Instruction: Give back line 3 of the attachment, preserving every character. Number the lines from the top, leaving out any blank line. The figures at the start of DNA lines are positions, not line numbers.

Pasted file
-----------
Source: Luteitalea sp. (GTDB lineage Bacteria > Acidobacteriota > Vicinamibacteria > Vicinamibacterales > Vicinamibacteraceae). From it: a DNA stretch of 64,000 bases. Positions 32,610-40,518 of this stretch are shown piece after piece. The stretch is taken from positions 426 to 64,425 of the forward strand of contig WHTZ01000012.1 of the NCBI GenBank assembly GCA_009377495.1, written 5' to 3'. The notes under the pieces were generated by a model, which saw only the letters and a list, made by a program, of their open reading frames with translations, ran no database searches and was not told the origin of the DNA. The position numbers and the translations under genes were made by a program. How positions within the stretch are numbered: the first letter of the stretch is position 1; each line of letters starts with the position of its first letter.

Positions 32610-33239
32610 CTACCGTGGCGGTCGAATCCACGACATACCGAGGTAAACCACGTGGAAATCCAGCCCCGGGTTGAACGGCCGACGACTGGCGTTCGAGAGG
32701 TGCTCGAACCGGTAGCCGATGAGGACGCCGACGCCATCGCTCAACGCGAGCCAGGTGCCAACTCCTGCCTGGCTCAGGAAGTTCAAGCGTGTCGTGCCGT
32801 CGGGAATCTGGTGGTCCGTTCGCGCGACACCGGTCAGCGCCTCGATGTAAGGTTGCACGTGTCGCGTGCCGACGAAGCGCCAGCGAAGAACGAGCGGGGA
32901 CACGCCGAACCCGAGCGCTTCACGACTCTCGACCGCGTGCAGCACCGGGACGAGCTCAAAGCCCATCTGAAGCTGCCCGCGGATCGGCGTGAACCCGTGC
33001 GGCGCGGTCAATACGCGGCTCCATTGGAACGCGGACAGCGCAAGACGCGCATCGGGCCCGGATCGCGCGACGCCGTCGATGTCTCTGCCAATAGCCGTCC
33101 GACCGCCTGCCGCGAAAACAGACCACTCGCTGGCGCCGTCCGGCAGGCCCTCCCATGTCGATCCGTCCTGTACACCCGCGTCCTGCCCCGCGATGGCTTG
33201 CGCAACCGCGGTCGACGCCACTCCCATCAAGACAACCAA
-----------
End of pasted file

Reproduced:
32610 CTACCGTGGCGGTCGAATCCACGACATACCGAGGTAAACCACGTGGAAATCCAGCCCCGGGTTGAACGGCCGACGACTGGCGTTCGAGAGG